In the carousel 100 can be mounted one or more stators 20, one per stator accommodating orifice 11 of the lower base 10. Accordingly, for example, there may be twenty-eight stators 20 mounted. Preferred stator 20, for example, generally of stainless steel top components, includes the top components of upper shoulder 21, to assist in keeping the stator 20 in supported position by the sub-layer 13 in the orifice 11, which orifice 11 can have a smaller diameter through the sub-layer 13 than through the overlying layer 12; hollow, internally cylindrical housing 22, which may be externally cylindrical as well; lower, inside sealing shoulder 23; lower component accepting part 24, which may take the form of an L-shaped insert slot which can have a ramp feature about its lower boundary; and anti-rotation stop arm or post 25 about the top end of the housing 22, which can be registered with and guided into the slot 15 so as to keep the mounted stator from rotating during testing. The preferred stator 20 includes bottom sealing and rotor axis providing plug 26 for acceptance by the top component. The plug 26, for example, generally of aluminum, can include inert, resilient sealing gasket 27, for example, of a silicone rubber, to seal the housing 22 with the plug 26 when the plug is properly inserted into the housing 22 so that sealing pressure is applied to the gasket 27 from the shoulder 23 and the plug 26 so as to keep test sample, e.g., engine oil, in the stator and cooling fluid, e.g., methanol, out; bottom rotor rotating support and rotational axis providing needle 28 extending from the plug 26, and which needle 28 is upwardly directable when the top and bottom component parts are suitably mated; and sealing stop arm 29, which rides in the insert slot 24, and, with the twist of the plug 26, provides the plug 26 with sealing pressure as it rides across and slightly up the ramp of the slot 24. See, FIGS. 3, 7 & 8.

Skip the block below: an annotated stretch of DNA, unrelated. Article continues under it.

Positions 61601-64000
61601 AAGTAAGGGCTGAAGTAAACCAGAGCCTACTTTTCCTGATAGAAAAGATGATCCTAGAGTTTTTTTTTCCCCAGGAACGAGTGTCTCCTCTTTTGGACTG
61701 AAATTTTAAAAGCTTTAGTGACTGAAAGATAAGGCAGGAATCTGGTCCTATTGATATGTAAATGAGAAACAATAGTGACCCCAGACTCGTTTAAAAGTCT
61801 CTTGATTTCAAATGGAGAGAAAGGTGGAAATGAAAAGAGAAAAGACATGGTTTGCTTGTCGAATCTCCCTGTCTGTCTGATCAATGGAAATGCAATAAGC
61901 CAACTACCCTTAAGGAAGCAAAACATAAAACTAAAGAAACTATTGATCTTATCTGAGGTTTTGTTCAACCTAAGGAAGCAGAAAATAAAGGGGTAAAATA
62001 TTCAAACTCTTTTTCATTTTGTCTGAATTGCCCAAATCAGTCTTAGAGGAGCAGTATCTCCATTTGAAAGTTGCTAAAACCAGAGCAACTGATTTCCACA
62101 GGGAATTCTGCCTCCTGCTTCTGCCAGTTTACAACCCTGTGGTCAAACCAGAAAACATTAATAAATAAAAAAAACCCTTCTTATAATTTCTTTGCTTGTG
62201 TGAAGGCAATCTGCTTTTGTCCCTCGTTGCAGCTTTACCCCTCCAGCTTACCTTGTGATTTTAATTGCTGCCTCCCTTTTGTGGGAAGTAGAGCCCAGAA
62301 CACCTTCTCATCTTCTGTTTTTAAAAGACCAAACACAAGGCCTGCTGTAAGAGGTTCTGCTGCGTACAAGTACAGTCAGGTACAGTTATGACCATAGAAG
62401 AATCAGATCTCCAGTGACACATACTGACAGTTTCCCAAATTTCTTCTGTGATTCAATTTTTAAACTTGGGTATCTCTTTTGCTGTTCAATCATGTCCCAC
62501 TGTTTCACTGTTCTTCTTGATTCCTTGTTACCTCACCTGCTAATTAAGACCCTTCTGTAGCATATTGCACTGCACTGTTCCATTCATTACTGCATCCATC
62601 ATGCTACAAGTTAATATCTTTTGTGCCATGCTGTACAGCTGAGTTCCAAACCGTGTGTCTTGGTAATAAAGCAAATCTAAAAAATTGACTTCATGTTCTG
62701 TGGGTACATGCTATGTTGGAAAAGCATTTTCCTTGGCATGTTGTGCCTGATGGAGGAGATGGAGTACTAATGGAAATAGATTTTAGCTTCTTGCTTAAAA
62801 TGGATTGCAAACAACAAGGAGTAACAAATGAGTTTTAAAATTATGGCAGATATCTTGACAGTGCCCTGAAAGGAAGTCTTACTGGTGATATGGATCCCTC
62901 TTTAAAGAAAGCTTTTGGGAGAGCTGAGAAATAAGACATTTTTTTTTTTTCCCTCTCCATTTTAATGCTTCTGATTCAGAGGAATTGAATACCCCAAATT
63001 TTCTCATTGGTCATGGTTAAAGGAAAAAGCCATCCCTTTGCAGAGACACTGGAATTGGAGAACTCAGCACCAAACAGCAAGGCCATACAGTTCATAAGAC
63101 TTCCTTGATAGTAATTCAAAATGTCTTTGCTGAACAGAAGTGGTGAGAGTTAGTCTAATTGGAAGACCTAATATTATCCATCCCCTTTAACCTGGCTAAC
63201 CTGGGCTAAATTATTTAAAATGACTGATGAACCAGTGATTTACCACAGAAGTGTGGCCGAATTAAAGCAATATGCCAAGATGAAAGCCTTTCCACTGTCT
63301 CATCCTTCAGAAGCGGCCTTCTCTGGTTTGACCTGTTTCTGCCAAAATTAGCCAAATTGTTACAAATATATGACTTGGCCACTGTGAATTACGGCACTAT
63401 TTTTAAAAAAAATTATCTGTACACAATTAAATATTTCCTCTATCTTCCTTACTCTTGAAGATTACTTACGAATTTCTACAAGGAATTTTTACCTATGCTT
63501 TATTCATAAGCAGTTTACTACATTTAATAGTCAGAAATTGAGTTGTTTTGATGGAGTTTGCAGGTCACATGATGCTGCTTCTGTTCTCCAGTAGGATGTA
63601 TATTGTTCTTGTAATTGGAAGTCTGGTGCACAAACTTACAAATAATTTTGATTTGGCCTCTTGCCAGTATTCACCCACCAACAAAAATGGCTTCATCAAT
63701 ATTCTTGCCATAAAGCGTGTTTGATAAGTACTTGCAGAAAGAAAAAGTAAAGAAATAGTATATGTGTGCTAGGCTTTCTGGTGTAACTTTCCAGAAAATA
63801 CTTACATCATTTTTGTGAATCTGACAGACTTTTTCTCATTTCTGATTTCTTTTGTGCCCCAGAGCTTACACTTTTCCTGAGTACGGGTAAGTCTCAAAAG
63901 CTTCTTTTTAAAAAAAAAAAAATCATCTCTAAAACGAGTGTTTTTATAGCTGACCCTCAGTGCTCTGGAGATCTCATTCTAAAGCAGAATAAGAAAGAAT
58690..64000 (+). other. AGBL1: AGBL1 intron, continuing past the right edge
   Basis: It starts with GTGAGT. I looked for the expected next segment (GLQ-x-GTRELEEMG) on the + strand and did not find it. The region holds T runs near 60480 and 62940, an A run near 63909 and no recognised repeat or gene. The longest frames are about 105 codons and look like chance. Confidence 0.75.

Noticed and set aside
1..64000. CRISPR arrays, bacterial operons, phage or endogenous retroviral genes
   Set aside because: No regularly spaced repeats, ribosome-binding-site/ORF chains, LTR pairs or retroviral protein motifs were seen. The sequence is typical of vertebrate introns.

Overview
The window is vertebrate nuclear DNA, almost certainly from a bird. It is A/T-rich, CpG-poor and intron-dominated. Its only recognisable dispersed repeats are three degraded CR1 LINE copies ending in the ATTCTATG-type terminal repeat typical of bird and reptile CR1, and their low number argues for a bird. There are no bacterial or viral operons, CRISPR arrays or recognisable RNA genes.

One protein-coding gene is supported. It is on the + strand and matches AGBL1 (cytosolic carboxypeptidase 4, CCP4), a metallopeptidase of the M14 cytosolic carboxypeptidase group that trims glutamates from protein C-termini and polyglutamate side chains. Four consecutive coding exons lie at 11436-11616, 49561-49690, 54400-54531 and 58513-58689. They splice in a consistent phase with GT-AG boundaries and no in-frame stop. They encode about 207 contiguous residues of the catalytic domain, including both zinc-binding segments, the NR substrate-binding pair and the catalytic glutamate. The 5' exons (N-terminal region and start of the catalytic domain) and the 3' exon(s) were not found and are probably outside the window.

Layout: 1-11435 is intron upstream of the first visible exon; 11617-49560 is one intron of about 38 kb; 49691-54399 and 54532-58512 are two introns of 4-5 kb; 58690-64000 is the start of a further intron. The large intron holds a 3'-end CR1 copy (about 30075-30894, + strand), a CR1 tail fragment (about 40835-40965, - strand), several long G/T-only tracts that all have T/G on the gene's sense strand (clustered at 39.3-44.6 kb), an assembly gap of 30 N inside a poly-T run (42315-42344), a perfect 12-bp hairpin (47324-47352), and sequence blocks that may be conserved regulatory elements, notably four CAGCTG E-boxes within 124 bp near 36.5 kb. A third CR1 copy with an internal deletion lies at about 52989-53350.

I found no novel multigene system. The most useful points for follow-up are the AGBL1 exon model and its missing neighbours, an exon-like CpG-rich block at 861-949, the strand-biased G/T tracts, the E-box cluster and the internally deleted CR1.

In such a stator as the stator 20 is inserted rotor 30. Preferred rotor 30 includes shaft 31, for example, of stainless steel; top, center axis hole and bearing 32, for example, of hardened steel, which may be provided as an insert mating bearing pressed into the shaft 31, and into which the rod 52 is inserted; slot 33, into which blade tip 53 is inserted for driving and stopping control of the rotor during set up of the carousel 100 and device 1000; snap ring 34, which may have special open hook 35 so that a string with a weight, used during testing in a method analogous to but advanced from and more precise and accurate than ASTM D 4684-92, can be readily attached and yet not slip off at the last turn of the rotor 30; drum 36, for example, of a polytetrafluoroethylene such as TEFLON polymer; bottom, larger orifice 37, and lower, bearing 38, for example, of hardened steel, which may be provided as an insert arrangement pressed into the shaft 31, which orifice 37 and bearing 38, respectively, guide and accept the needle 28. Although not part of the rotor 30 per se, plastic insulating cap 39 can be loosely mounted on the rotor shaft 31 before setting of the snap ring 34, and the cap 39 can be inserted into the stator 20 so as to provide insulation from warm air for the sample during conditioning and testing. See, FIGS. 1-3, 7, 8, 10 & 12-14.